Brazilian astronomers said Friday they had found two star clusters forming in a remote part of our Milky Way galaxy where such a thing was previously thought impossible.
Seen from above, the Milky Way has arms of stars, gas and dust flailing out in a spiral shape from the centre.
From the side, it resembles a flat disk with a big bulge in the middle -- it has been likened to two fried eggs stuck together back-to-back.
Stars normally form inside clumps of gas in so-called giant molecular clouds (GMCs), found in the inner part of the galactic disk, said a statement from Britain's Royal Astronomical Society, which published the findings in its Monthly Notices.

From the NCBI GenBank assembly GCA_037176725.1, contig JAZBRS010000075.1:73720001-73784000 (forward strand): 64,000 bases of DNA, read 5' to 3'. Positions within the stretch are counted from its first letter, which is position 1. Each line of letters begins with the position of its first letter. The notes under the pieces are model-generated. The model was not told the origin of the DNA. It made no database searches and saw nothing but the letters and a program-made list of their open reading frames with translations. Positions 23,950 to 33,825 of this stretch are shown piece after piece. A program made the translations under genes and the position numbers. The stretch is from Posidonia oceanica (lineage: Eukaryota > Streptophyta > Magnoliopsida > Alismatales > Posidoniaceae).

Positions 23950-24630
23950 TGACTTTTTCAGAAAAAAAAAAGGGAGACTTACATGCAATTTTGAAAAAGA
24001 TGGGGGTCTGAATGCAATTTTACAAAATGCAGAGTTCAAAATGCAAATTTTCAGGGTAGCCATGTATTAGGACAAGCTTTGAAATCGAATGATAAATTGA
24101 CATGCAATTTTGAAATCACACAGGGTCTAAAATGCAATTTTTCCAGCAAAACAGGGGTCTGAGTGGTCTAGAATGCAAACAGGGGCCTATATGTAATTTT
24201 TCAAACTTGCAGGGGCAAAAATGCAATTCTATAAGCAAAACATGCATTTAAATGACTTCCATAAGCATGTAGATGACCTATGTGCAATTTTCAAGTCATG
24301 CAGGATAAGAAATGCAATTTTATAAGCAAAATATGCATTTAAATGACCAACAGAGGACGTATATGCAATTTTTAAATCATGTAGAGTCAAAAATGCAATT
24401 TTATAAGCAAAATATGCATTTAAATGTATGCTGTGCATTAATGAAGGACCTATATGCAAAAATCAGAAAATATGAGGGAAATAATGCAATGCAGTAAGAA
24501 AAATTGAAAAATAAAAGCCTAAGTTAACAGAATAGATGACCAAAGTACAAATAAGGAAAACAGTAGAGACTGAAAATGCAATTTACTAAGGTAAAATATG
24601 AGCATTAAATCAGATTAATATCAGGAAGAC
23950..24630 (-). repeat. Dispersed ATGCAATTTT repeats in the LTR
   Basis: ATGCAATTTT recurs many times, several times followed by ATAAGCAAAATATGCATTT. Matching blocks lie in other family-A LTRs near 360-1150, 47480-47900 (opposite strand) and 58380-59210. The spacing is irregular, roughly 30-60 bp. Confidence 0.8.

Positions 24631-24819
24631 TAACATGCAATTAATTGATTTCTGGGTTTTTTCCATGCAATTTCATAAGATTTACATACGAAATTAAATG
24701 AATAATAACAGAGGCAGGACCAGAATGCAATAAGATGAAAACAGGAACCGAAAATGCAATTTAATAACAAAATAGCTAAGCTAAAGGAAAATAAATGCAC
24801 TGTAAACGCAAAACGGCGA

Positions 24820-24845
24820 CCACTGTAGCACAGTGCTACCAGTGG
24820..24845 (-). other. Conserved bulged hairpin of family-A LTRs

Each of these clouds contains several gas clumps, which means that most stars, possibly all of them, are created together in clusters.
Using NASA's Wide-Field Infrared Survey Explorer (WISE) space telescope, a team led by Denilso Camargo of the Federal University of Rio Grande do Sul in Porto Alegre found GMCs far outside the central galaxy -- seen from the side they lay at distances thousands of light years above and below the Milky Way's disk.
And not only that, one of these remote clouds "unexpectedly" contained two star clusters, said the statement.
"This is the first time astronomers have found stars being born in such a remote location".
The two clusters, named Camargo 438 and 439, lie in a cloud named HRK 81.4-77.8.
Estimated to be about two million years old, the cloud lies 16,000 light years "beneath" the galactic disk -- "an enormous distance away from the usual regions of star formation".
"Our work shows that the space around the Galaxy is a lot less empty than we thought," said Camargo.